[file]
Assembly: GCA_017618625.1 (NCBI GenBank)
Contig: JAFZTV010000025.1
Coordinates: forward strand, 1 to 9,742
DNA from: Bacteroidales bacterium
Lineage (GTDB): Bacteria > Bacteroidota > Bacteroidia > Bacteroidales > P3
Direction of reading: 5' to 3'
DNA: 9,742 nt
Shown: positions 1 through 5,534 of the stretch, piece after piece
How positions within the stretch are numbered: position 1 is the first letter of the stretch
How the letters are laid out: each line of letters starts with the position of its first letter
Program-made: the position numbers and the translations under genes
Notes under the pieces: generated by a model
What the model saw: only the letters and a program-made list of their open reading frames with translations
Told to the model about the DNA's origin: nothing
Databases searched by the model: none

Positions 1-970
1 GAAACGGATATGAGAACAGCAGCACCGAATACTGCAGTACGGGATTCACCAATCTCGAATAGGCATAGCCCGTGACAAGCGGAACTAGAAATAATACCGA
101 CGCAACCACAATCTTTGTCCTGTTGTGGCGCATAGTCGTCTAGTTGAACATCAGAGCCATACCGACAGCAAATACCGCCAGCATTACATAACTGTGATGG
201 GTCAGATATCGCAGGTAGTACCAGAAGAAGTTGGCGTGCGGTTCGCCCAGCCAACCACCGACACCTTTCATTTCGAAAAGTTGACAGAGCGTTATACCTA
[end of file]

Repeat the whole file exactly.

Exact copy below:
Assembly: GCA_017618625.1 (NCBI GenBank)
Contig: JAFZTV010000025.1
Coordinates: forward strand, 1 to 9,742
DNA from: Bacteroidales bacterium
Lineage (GTDB): Bacteria > Bacteroidota > Bacteroidia > Bacteroidales > P3
Direction of reading: 5' to 3'
DNA: 9,742 nt
Shown: positions 1 through 5,534 of the stretch, piece after piece
How positions within the stretch are numbered: position 1 is the first letter of the stretch
How the letters are laid out: each line of letters starts with the position of its first letter
Program-made: the position numbers and the translations under genes
Notes under the pieces: generated by a model
What the model saw: only the letters and a program-made list of their open reading frames with translations
Told to the model about the DNA's origin: nothing
Databases searched by the model: none

Positions 1-970
1 GAAACGGATATGAGAACAGCAGCACCGAATACTGCAGTACGGGATTCACCAATCTCGAATAGGCATAGCCCGTGACAAGCGGAACTAGAAATAATACCGA
101 CGCAACCACAATCTTTGTCCTGTTGTGGCGCATAGTCGTCTAGTTGAACATCAGAGCCATACCGACAGCAAATACCGCCAGCATTACATAACTGTGATGG
201 GTCAGATATCGCAGGTAGTACCAGAAGAAGTTGGCGTGCGGTTCGCCCAGCCAACCACCGACACCTTTCATTTCGAAAAGTTGACAGAGCGTTATACCTA